Heck, at $35, they're cheaper then some A/V cables...
Talks to the Amazon Prime ecosystem, talks to the Google Play ecosystem, talks to Netflix, and dozens of other ecosystems.
If you could still pair bluetooth headphones to the Roku itself, I'd give it a 5/5.
Roku 2 or Roku 3 are both better choices then Amazon's product. More cross-platform with Amazon/Google/Netflix and more.
Only thing I dislike is that there is no way to pair bluetooth headphones to the device. Instead, the only viable option is to hook up regular wired headphones to the Roku 3 remote. (Which does a very good job, but it's not completely cordless.)
That being said, good enterprise SSDs are around $0.60-$0.80 per GB the last time I looked. About $650 for a 1TB unit with a super-capacitor inside (which makes it more resilient against power failures).
SSD in software RAID is fine, unless you are going to be writing to the array 24x7 at max speed, you will never have issues with drive endurance with modern units.
The big win is that a RAID-1 array of SSDs can vastly outperform a short-stroked, dozen or two dozen, array of 15k RPM SAS drives. Using far less power and noise to do so. So as long as you don't need massive amounts of space, the SSDs in RAID-1 make the best choice. In fact, I expect 15k RPM SAS drives to exit the market within 2-3 years, pushed out by the SSDs. The older 10k RPM SAS will probably suffer the same fate a few years after that, or may linger on as nearline storage.
I have three Linux servers using SSDs, all with either 2x RAID-1 or 3x RAID-1 setups. No issues with any of them for the past 12-18 months. One of the servers hosts VM images, and it's made a huge improvement in performance/responsiveness of the guest VMs.
There are even some down around $0.30/GB if you shop around and aren't picky about brand name.
My price point is no longer about $/GB, but "how much space can I get for $100" if it's an office / light duty machine or "how much for $400" if it's a power-user / gaming machine.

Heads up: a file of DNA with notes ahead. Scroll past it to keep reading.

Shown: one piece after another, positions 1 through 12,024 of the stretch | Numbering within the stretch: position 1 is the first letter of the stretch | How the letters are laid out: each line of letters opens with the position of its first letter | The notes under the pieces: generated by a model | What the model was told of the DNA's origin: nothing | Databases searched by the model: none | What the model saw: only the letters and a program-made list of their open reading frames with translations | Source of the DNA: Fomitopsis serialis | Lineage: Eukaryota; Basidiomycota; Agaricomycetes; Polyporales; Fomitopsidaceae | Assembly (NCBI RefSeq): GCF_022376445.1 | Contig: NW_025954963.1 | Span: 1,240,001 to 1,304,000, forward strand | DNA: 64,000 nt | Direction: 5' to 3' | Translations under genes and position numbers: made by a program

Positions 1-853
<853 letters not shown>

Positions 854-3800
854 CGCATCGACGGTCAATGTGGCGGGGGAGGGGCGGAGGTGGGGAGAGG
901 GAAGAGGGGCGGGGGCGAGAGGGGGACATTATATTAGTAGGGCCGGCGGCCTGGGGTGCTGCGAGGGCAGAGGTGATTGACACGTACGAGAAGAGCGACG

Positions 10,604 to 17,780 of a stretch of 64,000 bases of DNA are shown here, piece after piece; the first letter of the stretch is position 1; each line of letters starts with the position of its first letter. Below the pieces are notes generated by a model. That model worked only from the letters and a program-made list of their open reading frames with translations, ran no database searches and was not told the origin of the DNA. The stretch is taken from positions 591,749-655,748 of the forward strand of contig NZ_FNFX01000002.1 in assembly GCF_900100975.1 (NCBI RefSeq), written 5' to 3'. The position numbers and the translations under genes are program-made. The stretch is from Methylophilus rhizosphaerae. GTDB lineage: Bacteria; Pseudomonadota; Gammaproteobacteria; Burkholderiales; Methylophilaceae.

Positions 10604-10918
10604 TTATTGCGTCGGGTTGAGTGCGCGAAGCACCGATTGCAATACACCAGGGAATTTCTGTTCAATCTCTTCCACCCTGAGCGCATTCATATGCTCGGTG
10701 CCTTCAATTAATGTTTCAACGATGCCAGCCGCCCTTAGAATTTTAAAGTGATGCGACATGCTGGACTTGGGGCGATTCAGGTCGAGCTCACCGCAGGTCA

So, please call me these new 2TB drives drop below $400. Which will probably be around this time next year, maybe as long as 18 months.
Not too many laptops have a 2nd drive bay. The older Thinkpads let you swap out the optical drive bay to fit a 2nd SATA drive, but not sure they still offer that option.
SpaceX has had more then one failure, this is just their first failure on the Falcon 9 series that resulted in loss of all payloads. The Falcon 1 rocket had 3 failures out of five launches, but was considered a "test" project. Falcon 9 launch #4 was a partial failure where the secondary payload failed to reach orbit. Launch #7 was an almost failure due to a fire during flight down in the Octaweb engine area.
I believe there has been at least one launch where a first stage engine acted up, but I can't find the reference.
One trick with pointer nubbies is that you really need to turn up the mouse pointer movement sensitivity to maximum. You'll overshoot on movement for the first week, but then your index finger will thank you because you need less effort to hit a target. Again, the purpose of the nubby is not to replace the mouse, but to let you do 90% of point-and-click operations (clicking buttons, positioning the cursor, basic drag-n-drop) without taking your hands off the home row.
If you're not a touch-typist, you won't see the benefit of a pointer nubby. If you do a *lot* of copy/paste or complex mouse operations, then a regular external mouse is better.
My current work unit is a Thinkpad T540p -- on that one, I dislike it, not because of the nubby, but because there are no physical left/middle/right mouse buttons. They got subsumed into the touchpad click surface. Fortunately, for the T450 and T550 series, they have brought back the physical button below the spacebar.
The only reason BIND / unbound talk to the root servers is to find out which DNS servers are authoritative for the various TLDs. The DNS root servers do not return the answer for "what is the IP address of maps.google.com", they only return the answer for "what DNS server is authoritative for
I've read that a well behaved DNS server will only talk to the root servers about once every 48 hours, or whenever it hits a new TLD that is not yet cached.
Something like pfSense on the firewall to the outside world with "unbound" running does just fine for this. You can configure it to talk to your ISP's DNS servers, Google's servers, or set it up to start at the root DNS servers and do its own heavy lifting.
Not sure if it's everywhere, or just in select cities, or only on faster PCs.
Right now my options are... Chrome.
The killer feature for Firefox or Opera would be to offer some way to sync to any WebDAV backend. Then I could setup something like Owncloud / Seafile on my own hardware..
Not to mention that you're talking about low-end phones, which are always designed to hit the minimum specs. If you want bigger/faster, then you need to pony up for phones like the iPhone6 or Galaxy S6 which come with 64GB and 128GB options.